In the semiconductor integrated circuit device as the first embodiment, the three-bit incrementer is shown as one example of the pattern generator 12, the present invention is not limited by this example, for example, it is possible to form the pattern generator 12 that is capable of generating various values of burn-in test patterns and then provides these various values of burn-in test patterns to the DRAM 2 through the input terminal group 5. That is, the pattern generator 12 formed in the semiconductor integrated circuit device of the first embodiment receives the two control signals such as the clock control signal and the cell control signal, and generates eight values of burn-in test patterns, namely [000], [010], [011], [100], [101], [110], and [111]. However, the present invention is not limited by this example, for example, it is possible to determine the number of the input control signals and the burn-in test patterns based on a desired condition as long as the number of outputs of the burn-in test patterns generated by the pattern generator 12 is greater than the number of the control signals received by the external terminal group 11.

As described above, according to the semiconductor integrated circuit device as the first embodiment as the hybrid type semiconductor integrated circuit device on which the CPU or the logic circuit and the DRAM are mounted on a same semiconductor chip, it is possible to generate and provide burn-in test patterns and to perform the burn-in test for the DRAM 2 by the switching of the selector 14. In addition to this feature, because the pattern generator 12 may generate a plurality of the burn-in test patterns based on the control signals, received through the external terminal group 11 and the I/O buffers (not shown), whose number is smaller than the number of the generated burn-in test patterns, it is possible to satisfy the limitation of the number of the external terminals and the I/O buffers in the semiconductor chip. This causes to decrease the access operation to the I/O buffers during the burn-in test operation. Thus, the present invention may decrease the number of components in the semiconductor integrated circuit device and increases the accuracy of the reliability test of the operation of the DRAM 2.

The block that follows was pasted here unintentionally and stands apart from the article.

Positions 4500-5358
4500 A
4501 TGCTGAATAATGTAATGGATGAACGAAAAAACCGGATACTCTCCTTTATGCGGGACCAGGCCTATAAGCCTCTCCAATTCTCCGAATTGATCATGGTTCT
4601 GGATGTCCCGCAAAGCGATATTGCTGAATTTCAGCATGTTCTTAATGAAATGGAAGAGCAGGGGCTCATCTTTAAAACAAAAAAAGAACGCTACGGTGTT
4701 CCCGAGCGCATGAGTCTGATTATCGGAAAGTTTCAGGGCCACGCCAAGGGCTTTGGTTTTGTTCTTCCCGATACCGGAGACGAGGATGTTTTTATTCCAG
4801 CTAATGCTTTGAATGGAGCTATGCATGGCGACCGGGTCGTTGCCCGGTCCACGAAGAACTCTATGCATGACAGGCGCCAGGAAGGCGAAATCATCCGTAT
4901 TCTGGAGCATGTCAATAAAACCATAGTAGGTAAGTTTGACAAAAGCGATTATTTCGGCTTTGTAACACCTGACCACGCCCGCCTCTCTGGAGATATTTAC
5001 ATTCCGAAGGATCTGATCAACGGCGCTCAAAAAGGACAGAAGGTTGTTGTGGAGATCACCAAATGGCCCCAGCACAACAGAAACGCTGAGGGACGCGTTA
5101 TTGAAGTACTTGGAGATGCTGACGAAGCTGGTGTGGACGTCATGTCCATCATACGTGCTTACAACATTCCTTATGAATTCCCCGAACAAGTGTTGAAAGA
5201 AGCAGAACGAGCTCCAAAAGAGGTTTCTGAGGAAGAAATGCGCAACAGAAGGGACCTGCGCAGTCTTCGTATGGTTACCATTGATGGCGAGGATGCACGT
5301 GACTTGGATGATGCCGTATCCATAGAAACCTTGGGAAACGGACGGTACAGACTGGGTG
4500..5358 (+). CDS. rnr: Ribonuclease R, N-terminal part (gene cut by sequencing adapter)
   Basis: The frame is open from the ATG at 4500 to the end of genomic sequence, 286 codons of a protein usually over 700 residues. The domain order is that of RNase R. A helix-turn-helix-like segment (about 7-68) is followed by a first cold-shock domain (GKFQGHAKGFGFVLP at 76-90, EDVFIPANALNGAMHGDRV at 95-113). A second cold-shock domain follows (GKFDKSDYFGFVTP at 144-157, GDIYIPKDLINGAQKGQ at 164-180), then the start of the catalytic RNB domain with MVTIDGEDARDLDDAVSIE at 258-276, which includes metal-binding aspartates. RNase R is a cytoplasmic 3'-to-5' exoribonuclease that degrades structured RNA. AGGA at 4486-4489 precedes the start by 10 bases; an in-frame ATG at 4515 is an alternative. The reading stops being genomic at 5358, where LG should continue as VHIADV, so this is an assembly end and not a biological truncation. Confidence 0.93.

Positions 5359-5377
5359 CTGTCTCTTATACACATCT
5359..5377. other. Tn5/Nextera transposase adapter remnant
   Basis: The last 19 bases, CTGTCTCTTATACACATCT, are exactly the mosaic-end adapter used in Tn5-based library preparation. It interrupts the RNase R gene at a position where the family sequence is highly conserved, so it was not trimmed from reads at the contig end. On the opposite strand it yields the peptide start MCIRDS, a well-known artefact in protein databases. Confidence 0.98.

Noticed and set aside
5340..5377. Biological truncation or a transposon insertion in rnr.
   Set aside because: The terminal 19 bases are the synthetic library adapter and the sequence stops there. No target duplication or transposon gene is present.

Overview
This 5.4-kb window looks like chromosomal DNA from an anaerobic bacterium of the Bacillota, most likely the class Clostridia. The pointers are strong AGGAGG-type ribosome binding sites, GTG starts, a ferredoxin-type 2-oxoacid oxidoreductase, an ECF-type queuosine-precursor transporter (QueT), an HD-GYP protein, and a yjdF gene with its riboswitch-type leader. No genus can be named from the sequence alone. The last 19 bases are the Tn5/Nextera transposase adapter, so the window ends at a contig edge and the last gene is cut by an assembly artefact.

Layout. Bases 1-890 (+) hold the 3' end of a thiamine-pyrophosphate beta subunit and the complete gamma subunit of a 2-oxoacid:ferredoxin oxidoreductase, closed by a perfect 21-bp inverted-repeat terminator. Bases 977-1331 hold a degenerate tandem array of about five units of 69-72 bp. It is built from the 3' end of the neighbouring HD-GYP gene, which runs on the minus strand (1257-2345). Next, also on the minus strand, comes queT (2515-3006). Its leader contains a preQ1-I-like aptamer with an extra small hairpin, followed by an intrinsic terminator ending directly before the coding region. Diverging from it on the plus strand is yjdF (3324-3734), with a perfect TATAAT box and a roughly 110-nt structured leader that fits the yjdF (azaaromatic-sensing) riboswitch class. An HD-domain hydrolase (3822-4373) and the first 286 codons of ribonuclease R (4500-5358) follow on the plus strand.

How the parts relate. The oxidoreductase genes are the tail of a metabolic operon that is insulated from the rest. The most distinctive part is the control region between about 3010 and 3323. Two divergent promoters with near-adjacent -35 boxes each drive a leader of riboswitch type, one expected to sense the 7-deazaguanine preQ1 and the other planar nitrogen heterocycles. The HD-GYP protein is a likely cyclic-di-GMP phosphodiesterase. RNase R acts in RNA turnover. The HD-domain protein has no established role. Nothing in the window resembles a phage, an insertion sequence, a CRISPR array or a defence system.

Second Embodiment

FIG. 4 is a block diagram showing a configuration of the semiconductor integrated circuit device of a hybrid type formed on a semiconductor chip on which a CPU or a logic circuit and a DRAM are mounted, as the second embodiment of the present invention. In FIG. 21, the reference number 21 designates a CPU or a logic circuit mounted on a semiconductor chip 1. The reference number 22 denotes a pattern generator for incorporation in the CPU 1 or the logic circuit 21. The pattern generator is designed and formed in the CPU or the logic circuit 21 in optimum configuration and optimum area. The pattern generator 22 receives the control signals through the external terminal group 11 and generates the burn-in test patterns according to the value of the received control signals. In the configuration shown in FIG. 4, the wiring connected between the pattern generator 22 and the input terminal group 5 of the DRAM 2 is commonly used by the wiring group connected between the CPU or the logic circuit 21 and the input terminal group 5 of the DRAM 2, that is used in normal operation, not in the burn-in test operation.